I often champion our city’s unique sense of community, diversity and creativity – but don’t take it from me.
The UK Tech Cluster Group – a national organisation representing UK tech businesses – has described Brighton and Hove as a place “where tomorrow’s ground-breaking creative technology ideas are being nurtured today”.
Their report identifies the city as a welcoming and diverse place where ideas thrive – an approach that is powering new start-up companies, driving a passion for learning and creating jobs and opportunities.
We can also be proud that the Royal Pavilion was recently voted one of the best value tourist attractions in the UK, with the city also put on yet another “must visit” list – this time by the AA.
I’m focused on how we can build on our strengths and succeed.
A few weeks ago, the Book Makers – a community project supporting local writers – was granted a tenancy for six months in a formerly vacant council property, without the hefty deposit. We are now offering training and support to ensure more businesses like this flourish.
We will be spending £100,000 on our local high streets and street markets as well as planting and seating areas. New art and culture trails, exhibitions and art commissions will not only attract people to less visited areas but help showcase our city’s renowned creativity and diversity.
Our work to support our city also goes hand in hand with our focus on the essentials. That’s why we’re continuing our anti-graffiti work in conjunction with the police, including a recent blitz near London Road.
Preparations are under way to hold yet another tidy up week in September, building on the repeat deep cleans of high-footfall areas already completed this year.
As we are far from out of the pandemic, all of this is driven by a focus on public health – because our communities and jobs are hit hardest when people are sick.
From new investment in hand sanitiser stations and encouraging mask wearing, financial support for people who can’t afford not to work and our own contact tracing service, this remains a top priority.
I continue to meet with local businesses to understand and respond to their needs while putting extra support in place.
I’m focused on our city’s recovery – and that includes continued support for vaccination to stop covid-19 infection and hospitalisation. I welcome the u-turn that vaccines will be offered to 16 and 17-year-olds but this should have been done to prepare for the return to school in September.
To prevent long covid in schools, vaccination should be offered to all 12 to 15-year-olds too. Some countries have been offering young people the vaccine for months, using UK research that indicated its safety.
After almost two years of chaos for our young people and teaching staff, the government is once again failing to adequately prepare for the return to school, placing a huge burden on already overstretched teachers, families and students.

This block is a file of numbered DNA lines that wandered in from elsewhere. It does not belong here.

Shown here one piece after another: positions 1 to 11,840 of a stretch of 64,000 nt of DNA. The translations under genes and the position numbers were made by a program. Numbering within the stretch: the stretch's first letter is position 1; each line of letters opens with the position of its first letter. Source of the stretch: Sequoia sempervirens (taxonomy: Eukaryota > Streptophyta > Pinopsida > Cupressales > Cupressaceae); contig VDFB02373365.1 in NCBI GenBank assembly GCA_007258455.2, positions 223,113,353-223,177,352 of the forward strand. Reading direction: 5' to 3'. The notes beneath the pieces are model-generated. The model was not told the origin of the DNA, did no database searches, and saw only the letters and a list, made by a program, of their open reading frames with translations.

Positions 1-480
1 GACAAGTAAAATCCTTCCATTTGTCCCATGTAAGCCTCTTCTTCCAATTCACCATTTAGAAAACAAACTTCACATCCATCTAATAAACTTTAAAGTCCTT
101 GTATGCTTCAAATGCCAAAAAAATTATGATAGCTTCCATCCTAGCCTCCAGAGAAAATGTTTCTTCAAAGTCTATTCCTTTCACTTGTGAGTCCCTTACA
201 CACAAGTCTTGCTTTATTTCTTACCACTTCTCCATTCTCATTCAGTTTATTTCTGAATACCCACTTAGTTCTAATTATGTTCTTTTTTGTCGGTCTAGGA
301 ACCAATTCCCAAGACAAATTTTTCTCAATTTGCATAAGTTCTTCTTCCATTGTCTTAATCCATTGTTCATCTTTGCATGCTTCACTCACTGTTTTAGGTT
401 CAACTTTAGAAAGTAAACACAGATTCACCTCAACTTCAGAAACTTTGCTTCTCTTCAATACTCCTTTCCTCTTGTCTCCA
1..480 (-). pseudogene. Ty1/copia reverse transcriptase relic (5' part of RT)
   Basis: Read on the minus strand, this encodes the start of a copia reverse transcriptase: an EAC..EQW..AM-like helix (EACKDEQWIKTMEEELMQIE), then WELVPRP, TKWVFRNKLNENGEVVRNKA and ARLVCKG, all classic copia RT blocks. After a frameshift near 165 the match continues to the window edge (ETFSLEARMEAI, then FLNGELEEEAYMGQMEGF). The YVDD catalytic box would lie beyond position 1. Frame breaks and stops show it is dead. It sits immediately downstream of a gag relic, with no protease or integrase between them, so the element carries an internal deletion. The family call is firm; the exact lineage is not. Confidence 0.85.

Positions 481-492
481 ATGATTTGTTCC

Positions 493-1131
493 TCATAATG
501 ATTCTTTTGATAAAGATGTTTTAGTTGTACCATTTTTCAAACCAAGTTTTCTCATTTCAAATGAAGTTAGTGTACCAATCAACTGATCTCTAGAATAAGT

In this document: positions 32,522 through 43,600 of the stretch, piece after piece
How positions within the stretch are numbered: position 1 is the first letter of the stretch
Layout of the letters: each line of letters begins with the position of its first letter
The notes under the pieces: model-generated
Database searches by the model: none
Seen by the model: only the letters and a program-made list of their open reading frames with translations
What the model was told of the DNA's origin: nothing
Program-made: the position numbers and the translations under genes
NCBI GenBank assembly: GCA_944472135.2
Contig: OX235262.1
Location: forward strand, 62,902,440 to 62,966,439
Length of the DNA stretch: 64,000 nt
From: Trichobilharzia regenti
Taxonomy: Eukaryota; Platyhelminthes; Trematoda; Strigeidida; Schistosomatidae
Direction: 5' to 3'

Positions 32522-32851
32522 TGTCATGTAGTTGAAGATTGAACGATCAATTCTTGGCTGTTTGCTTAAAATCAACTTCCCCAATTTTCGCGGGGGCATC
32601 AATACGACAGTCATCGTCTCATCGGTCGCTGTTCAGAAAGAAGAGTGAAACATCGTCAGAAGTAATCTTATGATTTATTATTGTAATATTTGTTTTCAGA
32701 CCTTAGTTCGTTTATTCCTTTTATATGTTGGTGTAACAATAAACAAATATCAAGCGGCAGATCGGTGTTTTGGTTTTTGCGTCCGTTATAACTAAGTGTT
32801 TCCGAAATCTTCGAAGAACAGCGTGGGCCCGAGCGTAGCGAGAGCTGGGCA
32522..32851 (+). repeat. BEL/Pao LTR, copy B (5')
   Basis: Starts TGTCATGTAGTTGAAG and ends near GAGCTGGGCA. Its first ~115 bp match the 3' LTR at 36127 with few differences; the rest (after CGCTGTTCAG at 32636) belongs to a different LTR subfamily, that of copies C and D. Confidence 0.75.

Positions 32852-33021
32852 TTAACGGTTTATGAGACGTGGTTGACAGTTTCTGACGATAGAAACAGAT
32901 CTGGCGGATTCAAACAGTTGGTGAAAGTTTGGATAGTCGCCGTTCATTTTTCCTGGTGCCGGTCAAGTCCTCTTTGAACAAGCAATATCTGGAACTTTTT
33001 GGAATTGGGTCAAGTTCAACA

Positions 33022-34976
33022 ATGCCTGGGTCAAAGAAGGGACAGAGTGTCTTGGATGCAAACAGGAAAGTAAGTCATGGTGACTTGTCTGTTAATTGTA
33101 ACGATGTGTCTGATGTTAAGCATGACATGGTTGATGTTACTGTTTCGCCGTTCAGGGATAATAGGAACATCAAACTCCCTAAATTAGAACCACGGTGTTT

In the coming weeks we will raise our concerns about support for schools, including what plans the government has for adequate ventilation, particularly heading into the winter months.
The Scottish government has announced £10 million for improved ventilation in schools, as well as continued facemask wearing and social distancing to protect pupils and teachers. Why can’t we have similar clarity and reassurance in England?
We have been reminded of the strain that public sector workers like our teaching staff are under as the government continues to fail our essential services. NHS, school and public sector workers are exhausted from the pandemic.
Like many we’ve been appalled to see the government’s response – a measly 1.5 per cent pay “rise” that doesn’t reflect an inflation rate of 2.5 per cent. We join calls from trade unions, arguing that government should fund a meaningful pay award for NHS, school and public sector workers.
This is about the government recognising and thanking the very people who battle the pandemic. After years of cuts to local budgets, it’s vital government fully funds a proper pay increase rather than pushing this on to local councils already under huge strain.
Supporting our city is also about recognising those who have kept – and continue to keep – us all safe during the worst of the pandemic and who face yet more disruption as the pandemic continues.
So many are working terrifically hard to ensure we stay on track to a positive recovery and I want to keep our city safe, thriving and punching above its weight.
Finally, although it’s far from a normal Pride, it is so encouraging to see the city putting its best foot forward and preparing for more visitors.
I would ask everyone to remember to make it a covid-safe Pride weekend. Wear masks in crowded places, meet friends outdoors or in well-ventilated places, get tested and vaccinated.
Councillor Phélim Mac Cafferty is the Green leader of Brighton and Hove City Council.
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